Scottish Greens launch manifesto for democratic change with record candidates on the council ballot
THE SCOTTISH GREENS launched their national manifesto for the local council elections today (Tuesday 11 April), in Glasgow, pledging to focus on the protection of public services such as schools and social care from austerity and centralisation.
Before the launch, the local elections have been geared up as the Scottish Greens’ biggest ever council campaign with a record 218 candidates standing.
Key areas of the party’s manifesto commit the party to the addressing of classroom sizes, cheaper and more frequent bus services and affording housing among other local priorities.
“Our councils need more Green voices. We will speak up to protect public services, give our schools the resources they need, support our care staff and tackle the housing crisis.” Kim Long
Kim Long, Green candidate for Dennistoun in Glasgow, said: “It’s great that more people than ever will have the chance to Vote Green in these elections. As candidates we’re all dedicated local campaigners. We’re determined to put power in the hands of our communities.
“Our councils need more Green voices. We will speak up to protect public services, give our schools the resources they need, support our care staff and tackle the housing crisis.
“Green councillors are renowned for their hard work. Now we need more Green councillors elected in towns and cities across Scotland, working with local residents and putting power back in communities where it belongs.
“Green MSPs secured an extra £160m from the Scottish Government for councils to spend on local priorities this year, while other parties’ posturing achieved nothing. Council chambers across Scotland need our bold and constructive approach.”
“Green MSPs secured an extra £160million from the Scottish Government for councils to spend on local priorities this year.” Kim Long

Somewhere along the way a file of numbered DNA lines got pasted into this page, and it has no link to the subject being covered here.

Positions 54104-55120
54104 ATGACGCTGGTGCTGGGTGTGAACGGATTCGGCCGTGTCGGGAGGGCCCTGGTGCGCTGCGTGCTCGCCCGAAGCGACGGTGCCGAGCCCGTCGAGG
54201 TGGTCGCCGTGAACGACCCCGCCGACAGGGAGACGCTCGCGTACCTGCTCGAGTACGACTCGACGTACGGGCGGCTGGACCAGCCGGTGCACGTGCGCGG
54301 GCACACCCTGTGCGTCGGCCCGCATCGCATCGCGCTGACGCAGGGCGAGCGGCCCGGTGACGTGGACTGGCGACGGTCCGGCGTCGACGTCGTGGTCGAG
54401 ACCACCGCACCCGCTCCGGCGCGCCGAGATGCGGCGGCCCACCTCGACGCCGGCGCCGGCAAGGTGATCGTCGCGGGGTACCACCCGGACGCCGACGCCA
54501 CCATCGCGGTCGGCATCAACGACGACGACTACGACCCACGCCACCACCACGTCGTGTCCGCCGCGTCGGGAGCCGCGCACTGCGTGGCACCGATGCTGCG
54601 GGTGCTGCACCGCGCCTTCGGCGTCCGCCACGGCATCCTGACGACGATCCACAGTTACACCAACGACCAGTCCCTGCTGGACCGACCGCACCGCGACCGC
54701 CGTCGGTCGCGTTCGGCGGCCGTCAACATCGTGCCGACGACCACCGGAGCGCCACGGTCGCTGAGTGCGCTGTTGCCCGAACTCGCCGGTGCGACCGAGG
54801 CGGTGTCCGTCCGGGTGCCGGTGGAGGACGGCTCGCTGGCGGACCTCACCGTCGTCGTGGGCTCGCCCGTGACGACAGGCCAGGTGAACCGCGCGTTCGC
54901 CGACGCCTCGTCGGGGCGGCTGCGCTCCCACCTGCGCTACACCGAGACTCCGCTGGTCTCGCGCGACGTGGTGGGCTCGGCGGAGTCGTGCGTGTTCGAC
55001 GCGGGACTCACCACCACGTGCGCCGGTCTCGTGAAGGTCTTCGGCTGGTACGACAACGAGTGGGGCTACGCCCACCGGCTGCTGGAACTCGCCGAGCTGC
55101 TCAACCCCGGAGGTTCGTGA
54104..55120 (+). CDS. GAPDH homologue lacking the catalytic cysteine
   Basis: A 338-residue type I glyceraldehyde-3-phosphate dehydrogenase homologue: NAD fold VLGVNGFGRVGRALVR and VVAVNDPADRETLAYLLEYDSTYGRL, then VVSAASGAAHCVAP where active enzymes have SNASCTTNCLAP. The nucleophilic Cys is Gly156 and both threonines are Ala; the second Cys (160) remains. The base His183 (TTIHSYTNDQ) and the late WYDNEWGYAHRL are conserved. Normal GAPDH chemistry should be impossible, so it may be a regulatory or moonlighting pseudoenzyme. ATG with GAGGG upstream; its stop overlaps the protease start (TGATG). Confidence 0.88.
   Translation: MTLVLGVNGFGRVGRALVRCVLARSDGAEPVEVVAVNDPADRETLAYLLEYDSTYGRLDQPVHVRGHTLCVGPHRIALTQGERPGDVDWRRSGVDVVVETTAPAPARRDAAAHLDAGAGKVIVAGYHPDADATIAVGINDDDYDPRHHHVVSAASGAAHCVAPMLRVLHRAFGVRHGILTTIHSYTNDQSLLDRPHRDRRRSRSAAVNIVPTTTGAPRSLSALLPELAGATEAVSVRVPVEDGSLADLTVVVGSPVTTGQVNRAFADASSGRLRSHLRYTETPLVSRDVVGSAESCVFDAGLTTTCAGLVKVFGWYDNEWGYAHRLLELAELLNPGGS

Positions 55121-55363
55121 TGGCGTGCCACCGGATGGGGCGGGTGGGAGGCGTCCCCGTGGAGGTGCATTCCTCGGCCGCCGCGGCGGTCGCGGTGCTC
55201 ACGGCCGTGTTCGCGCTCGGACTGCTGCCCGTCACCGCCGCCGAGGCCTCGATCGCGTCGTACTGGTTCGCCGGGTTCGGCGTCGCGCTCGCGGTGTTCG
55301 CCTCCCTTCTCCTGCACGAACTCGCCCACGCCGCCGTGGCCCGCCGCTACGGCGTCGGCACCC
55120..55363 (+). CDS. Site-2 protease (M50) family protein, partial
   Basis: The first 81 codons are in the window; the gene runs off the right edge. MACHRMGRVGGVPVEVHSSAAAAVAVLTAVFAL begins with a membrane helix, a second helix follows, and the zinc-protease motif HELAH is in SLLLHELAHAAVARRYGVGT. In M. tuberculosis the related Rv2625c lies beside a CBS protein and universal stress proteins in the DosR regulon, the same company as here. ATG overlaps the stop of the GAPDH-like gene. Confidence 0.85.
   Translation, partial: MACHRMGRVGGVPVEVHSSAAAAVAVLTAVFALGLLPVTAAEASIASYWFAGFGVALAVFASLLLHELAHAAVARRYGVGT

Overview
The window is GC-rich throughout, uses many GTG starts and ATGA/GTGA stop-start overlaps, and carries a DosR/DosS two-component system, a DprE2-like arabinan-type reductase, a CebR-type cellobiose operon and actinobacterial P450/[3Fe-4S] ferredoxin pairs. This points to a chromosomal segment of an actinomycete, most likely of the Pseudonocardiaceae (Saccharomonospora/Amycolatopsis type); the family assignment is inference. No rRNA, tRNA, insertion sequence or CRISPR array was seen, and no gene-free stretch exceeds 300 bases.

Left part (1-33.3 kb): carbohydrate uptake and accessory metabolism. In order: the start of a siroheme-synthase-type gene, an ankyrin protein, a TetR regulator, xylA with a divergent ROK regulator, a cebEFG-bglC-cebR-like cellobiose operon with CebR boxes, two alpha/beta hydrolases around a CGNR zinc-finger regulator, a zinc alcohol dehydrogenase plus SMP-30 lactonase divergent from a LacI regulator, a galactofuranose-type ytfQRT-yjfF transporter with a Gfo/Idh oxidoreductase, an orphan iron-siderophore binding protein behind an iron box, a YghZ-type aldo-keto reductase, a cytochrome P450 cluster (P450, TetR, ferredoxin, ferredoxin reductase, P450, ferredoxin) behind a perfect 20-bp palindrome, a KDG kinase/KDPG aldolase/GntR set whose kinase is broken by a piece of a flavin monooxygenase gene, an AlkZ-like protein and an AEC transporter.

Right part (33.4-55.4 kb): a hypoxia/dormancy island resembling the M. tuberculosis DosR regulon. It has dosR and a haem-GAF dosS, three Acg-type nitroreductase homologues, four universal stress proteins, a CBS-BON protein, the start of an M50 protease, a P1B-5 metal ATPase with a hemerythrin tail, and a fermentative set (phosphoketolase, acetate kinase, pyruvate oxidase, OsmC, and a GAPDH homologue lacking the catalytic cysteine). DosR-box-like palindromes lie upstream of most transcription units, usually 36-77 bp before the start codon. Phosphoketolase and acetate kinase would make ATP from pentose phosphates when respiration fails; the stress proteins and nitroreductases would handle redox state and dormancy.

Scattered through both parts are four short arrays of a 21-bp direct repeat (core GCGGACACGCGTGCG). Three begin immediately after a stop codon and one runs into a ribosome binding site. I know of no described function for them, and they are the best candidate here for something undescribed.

Last month a poll by the agency Ipsos MORI showed that the Greens in Scotland are catching up in terms of support with the Scottish Labour who have seen their numbers fall to around 14 per cent. This accounts for a doubling in support in the polls since the Green’s showing at last year’s Holyrood elections. Ipsos showed the party holding eight per cent of first preference votes, ahead of the Liberal Democrats and four times the support they received in the 2012 local elections.
At that time the Scottish Greens fielded just 80 candidates and secured 14 councillors.
In a dig towards the Scottish Tories, Allan Faulds a local council candidate for Victoria park ward, said that: “Local candidates that make the council elections about the constitution are doing a disservice to their constituents.” The Tories in Scotland are currently placing the majority of their campaigning strategy on the idea of being the only party that can “stand up for the Union and our shared bonds” and “stop the SNP’s single track obsessions with independence.”
“Local candidates that make the council elections about the constitution are doing a disservice to their constituents.” Allan Faulds
Other points in the manifesto focus on ensuring teachers and support staff lost to cuts are replaced, a ‘Living Wage Plus’ of £9.20 per hour for social care workers, introducing a broadband action plan for every council within a year of being elected and protecting precious green and open spaces.
Patrick Harvie, the party’s co-convenor in front of the gathering in Glasgow added: “We want people not to see local governance as something remote and done to them but something they can be part of and that works for them. Scotland is in need to a renewed sense of democracy through local politics and the Greens can contribute.”
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